Coryate, George

, a Latin poet of some note in his day, was born in the parish of St. Thomas, in Salisbury. He received his education at Winchester-school, and in the year 1562 was admitted perpetual fellow of New college, Oxford. In the year 1566, on queen Elizabeth’s visiting the university, he, together with W. Reynolds, bachelor of arts, received her majesty and her train at New college; on which occasion he pronounced an oration, for which he received great praises and a handsome purse of gold. He afterwards took his degree in arts, and, in June 1570, became rector of Odcombe on the death of Thomas Reade, and some time after, bachelor of divinity. In the year 1594, he was appointed prebendary of Warthill, in the cathedral church of York, and also held some other dignity, but what we are not informed. He died at the parsonage-house at Odcombe, on the 4th of March, 1606. It is asserted that his son, the celebrated traveller, agreeably to his whimsical character, entertained a design of preserving his body from stench and putrefaction, and with that view caused it to be kept above ground until the 14th of April following, when it was buried in the chancel of the church of Odcombe. George Cory ate was much commended in his time for his fine fancy in Latin poetry; and for certain pieces which he had written was honourably quoted by several eminent writers. The only pieces Mr. Wood had seen of his composition were, 1. “Poemata varia Latina,London, 1611, 4to, published by his son after his death, and by him entitled “Posthuxna fragmenta Poematum Georgii Coryate.” 2. “Descriptio Anglise, | Scotiæ, et Hiberniæ,” written in Latin verse, and dedicated to queen Elizabeth, but it does not appear that this piece was ever printed. In 1763, James Liunley Kingston, esq. of Dorchester, published, from a ms. found amongst the papers belonging to a considerable family in one of the western counties, a Latin poem, which appears to have been written in the reign of queen Elizabeth, entitled “Descriptio et Descriptio Londini,” being two poems in Latin verse, supposed to be written in the fifteenth century. This pamphlet Mr. Gough thinks may be part of the poem noticed by Mr. Wood. The mention of only fifteen colleges at Oxford, fixes the date of the verses before the year 1571. Mr. Coryate’s wife, Gertrude, outlived her husband and son many years, and resided at Odcombe or near it until her death. Dr. Humphry Hody, a native of that place, informed Mr. Wood, that she was buried near the remains of her husband on the 3d of April, 1645. It appears that after her husband’s death she married a second time. 1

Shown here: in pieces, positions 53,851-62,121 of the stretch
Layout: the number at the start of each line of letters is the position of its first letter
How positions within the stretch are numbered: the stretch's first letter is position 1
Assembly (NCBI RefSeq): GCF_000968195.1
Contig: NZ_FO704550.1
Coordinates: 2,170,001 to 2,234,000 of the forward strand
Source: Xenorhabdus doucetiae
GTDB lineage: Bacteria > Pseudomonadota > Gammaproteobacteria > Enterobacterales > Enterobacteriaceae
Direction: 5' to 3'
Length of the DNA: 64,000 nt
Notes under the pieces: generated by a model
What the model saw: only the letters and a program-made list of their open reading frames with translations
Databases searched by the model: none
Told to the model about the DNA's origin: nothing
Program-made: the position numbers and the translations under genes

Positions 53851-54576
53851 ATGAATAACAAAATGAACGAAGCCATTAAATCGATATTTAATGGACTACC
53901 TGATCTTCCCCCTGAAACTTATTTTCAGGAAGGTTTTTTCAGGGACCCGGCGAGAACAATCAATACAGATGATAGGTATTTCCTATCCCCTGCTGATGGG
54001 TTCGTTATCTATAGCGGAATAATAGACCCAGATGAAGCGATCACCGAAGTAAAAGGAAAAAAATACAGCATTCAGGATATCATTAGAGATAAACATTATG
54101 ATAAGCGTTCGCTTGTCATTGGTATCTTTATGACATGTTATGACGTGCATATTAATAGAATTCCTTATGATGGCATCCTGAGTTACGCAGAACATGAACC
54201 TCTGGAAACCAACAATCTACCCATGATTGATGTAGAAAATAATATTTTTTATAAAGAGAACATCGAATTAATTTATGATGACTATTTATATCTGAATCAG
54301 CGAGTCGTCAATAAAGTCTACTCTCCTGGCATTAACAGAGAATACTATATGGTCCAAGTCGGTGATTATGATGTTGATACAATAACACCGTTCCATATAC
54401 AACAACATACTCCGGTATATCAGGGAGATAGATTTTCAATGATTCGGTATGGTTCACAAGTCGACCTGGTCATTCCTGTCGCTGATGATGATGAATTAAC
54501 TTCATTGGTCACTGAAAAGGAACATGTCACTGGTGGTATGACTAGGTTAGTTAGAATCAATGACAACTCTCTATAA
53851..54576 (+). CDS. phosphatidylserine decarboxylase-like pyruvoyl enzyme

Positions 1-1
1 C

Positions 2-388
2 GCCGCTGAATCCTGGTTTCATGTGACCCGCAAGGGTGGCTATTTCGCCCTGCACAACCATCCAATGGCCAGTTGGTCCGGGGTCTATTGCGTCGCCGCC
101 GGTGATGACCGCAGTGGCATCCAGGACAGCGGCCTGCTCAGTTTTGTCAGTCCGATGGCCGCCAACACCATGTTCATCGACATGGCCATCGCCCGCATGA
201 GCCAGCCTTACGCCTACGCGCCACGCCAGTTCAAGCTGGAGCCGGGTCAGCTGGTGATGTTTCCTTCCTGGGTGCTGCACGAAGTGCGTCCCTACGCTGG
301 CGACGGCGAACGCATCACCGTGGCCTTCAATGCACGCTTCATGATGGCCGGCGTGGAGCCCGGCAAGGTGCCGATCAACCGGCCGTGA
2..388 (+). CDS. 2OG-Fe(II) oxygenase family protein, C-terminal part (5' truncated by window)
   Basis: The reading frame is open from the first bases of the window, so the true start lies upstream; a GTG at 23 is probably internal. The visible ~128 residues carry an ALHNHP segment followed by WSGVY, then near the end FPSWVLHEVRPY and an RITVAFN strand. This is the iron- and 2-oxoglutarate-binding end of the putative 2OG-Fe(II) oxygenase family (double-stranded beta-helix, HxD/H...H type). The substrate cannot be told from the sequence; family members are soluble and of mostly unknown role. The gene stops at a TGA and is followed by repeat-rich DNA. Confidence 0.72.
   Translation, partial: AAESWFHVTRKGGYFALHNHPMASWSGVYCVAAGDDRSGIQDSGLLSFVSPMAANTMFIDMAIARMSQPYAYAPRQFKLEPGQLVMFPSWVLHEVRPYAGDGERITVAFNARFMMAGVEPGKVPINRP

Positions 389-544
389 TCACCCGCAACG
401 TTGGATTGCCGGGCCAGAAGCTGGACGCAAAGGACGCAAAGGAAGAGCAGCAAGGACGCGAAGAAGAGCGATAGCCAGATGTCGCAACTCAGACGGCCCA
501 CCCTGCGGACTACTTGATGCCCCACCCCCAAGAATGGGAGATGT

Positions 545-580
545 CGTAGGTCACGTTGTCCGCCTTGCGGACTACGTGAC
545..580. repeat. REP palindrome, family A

Ath. Ox. vol. I.Biog. Brit. Gough’s Topography, vol. I.